LDEO Research Blogs

  • Trees have stories to tell, their annual growth rings cataloging changes in the environment, including climate. Many tree-ring scientists focus on conifers, but Neil Pederson, a scientist at Lamont-Doherty Earth Observatory, believes that the less-studied broadleaf trees in temperate forests, such as magnolia, tulip-poplar, maple and birch, have much to teach us.

  • A major tectonic boundary on the seafloor off Alaska has produced fatal earthquakes and tsunamis similar to the recent one in Japan. In 1964, the second largest quake ever recorded happened here, and other parts of the fault may be building energy for another event. Scientists from Lamont-Doherty Earth Observatory are aboard the research vessel Marcus G. Langseth to better understand what causes these quakes, which will help assess the hazard for Alaska and beyond. Follow Lamont seismologist Donna Shillington from the field.

  • From the Himalayas to the Alps and Rockies, mountain glaciers are rapidly melting. A sign of a warming climate, their retreat may also threaten hydropower and water supplies for cities below. To put current trends in context, scientists at Columbia's Lamont-Doherty Earth Observatory are studying rocks that record the ebb and flow of ice since the last ice age, over the past 20,000 years. They will travel the high peaks of the Peruvian Andes, including Nevado Coropuna, a 22,000 foot volcano. Other scientists will study pre-Columbian remains on the mountains. Geologist Gordon Bromley reports from Peru, while geochemist Gisela Winckler writes from the Lamont campus.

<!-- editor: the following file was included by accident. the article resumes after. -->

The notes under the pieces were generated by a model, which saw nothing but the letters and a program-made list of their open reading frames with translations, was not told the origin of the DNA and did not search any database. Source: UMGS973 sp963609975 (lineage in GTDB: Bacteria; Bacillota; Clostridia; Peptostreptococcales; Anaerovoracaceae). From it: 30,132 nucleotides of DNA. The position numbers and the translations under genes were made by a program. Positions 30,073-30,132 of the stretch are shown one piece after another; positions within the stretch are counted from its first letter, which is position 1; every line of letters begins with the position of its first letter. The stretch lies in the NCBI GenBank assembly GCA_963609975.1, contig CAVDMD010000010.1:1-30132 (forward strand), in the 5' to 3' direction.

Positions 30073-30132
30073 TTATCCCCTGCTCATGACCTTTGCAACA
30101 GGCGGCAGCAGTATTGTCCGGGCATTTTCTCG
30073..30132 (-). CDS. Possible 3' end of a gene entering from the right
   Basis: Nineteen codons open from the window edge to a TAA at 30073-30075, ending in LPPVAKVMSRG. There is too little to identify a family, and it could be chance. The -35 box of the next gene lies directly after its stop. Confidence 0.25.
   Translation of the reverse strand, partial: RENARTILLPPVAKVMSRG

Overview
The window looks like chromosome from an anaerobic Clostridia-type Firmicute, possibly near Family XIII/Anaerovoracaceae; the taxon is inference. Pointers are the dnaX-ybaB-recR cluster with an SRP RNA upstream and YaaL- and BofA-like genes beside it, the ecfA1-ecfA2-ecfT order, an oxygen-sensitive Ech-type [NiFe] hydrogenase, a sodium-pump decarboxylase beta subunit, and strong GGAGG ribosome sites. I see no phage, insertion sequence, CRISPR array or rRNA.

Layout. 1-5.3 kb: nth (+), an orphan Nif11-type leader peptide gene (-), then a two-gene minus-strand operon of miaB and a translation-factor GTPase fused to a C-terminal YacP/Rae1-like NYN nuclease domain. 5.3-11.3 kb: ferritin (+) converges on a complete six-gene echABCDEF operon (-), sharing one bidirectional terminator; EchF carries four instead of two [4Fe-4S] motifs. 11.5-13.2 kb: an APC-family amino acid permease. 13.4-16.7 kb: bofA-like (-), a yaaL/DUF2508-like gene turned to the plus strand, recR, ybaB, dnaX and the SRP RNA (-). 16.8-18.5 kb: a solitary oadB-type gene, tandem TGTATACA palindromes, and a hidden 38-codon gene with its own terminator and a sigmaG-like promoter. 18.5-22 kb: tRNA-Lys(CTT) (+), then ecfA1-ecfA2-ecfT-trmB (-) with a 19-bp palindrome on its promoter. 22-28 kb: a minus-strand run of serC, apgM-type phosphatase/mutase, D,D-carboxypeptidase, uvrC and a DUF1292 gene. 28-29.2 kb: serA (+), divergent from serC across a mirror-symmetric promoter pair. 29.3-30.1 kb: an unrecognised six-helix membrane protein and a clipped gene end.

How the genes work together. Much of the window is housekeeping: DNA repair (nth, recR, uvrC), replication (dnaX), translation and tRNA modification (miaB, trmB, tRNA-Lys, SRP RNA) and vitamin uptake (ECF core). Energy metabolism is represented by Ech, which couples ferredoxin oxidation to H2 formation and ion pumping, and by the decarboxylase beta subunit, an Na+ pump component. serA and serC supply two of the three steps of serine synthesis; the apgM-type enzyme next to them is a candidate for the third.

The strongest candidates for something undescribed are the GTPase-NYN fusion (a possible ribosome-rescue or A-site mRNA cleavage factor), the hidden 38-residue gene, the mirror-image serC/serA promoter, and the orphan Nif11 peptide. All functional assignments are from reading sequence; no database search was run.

• Arctic ice is declining rapidly—a trend with enormous implications for global weather and climate. Freshwater pours into the Arctic Ocean from the ice sheets and glaciers, and sea ice over the ocean itself is declining. Ocean Channels and currents there act as a kind of switchyard, sending fresh water into the North Atlantic, and small changes here may have larger impacts on climate downstream. To understand these processes, scientists are landing in small aircraft on the floating sea ice, and drilling down to study the water and currents below. Lamont-Doherty researchers Bill Smethie, Ronny Friedrich, Dale Chayes and Richard Perry report on their work here.